• other metabolizers, such as “intermediate,” “extensive,” and “ultra-rapid” metabolizers, overlap considerably in metabolic function.

*Examples of how variations in one CYP450 gene (CYP2D6) have been proposed to affect SSRI drug metabolism (based on test manufacturer** information):

  • Ultra-rapid metabolizer (UM): more than two copies of active alleles; possible sub-therapeutic drug concentration, and non-response with usual dose
  • Extensive metabolizer (EM): two copies of active alleles; usual doses lead to expected drug concentrations and response
  • Intermediate metabolizer (IM): one inactive and one reduced activity alleles, or two reduced activity alleles; drug effects between those of EMs and PMs
  • Poor metabolizer (PM): two copies of inactive alleles; usual doses may lead to higher than expected drug concentrations and possible adverse reactions.

**These examples do not represent all possible genotypes; more genotype-phenotype examples are available in the AmpliChip® package insert.  Top of Page


Contextual Factors

Additional contextual issues were taken into account in the final recommendation statement because the EGAPP™ Working Group found insufficient evidence on clinical validity and utility to support a recommendation for or against use of CYP450 genotyping in adults beginning SSRI treatment for nonpsychotic depression.

Contextual factors that suggest potential benefits of CYP450 genotyping include:

  • Depression is a major health problem in the United States commonly treated by SSRIs.
  • There is evidence of variable treatment effectiveness with use of SSRIs. In some cases, this leads to discontinuation of treatment.

Some issues considered by the EGAPP™ Working Group which led to their final recommendation to discourage the use of CYP450 genotyping for SSRI treatment include the following:

  • Impact of genotyping for CYP450 polymorphisms on physician prescribing decisions for SSRIs is unknown.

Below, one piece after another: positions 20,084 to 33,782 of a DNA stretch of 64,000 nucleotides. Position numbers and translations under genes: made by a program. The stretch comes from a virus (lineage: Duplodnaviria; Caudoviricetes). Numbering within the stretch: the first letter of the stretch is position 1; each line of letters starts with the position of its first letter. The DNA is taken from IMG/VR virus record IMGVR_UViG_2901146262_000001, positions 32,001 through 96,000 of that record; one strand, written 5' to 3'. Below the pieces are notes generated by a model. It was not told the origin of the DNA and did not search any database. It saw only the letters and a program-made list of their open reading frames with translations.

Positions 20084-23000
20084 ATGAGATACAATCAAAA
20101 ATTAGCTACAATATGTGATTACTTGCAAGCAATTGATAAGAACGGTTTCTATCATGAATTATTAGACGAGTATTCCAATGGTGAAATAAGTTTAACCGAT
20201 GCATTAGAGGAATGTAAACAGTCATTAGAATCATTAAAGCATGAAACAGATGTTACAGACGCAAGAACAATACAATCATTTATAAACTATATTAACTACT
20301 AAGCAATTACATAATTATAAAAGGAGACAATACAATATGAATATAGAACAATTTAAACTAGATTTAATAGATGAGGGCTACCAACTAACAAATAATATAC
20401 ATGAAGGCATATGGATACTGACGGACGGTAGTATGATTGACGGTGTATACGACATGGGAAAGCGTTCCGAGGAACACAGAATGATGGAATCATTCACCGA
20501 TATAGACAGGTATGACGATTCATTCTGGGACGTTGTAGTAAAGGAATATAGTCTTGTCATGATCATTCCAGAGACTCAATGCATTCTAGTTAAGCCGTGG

• Widespread use of CYP450 genotyping is potentially costly, especially in the absence of evidence showing improved patient outcomes.
  • Cost-effectiveness analyses are needed: cost of testing and follow-up is not known, although the test itself is relatively inexpensive.

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Research Gaps

The EGAPP™ Working Group identified the need for research to address the following:

  • Well-designed clinical validity studies to address relationship between genotype and clinical response to SSRIs.
  • If conclusive evidence of clinical validity is acquired, prospective studies to address the relationship of CYP450 genotyping on clinical outcomes.
  • Studies need to incorporate information on confounding variables (i.e., medications that inhibit or induce certain CYP450 enzymes, and should examine specific SSRIs one at a time).
  • General studies are needed to address the psychosocial and ethical impact of pharmacogenetic testing on individuals with depression, as well as implications for family members.

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More information about CYP450 genotyping and the use of SSRI drugs for depression in adults that is not part of the EGAPP™ recommendation.

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Page last reviewed: October 21, 2011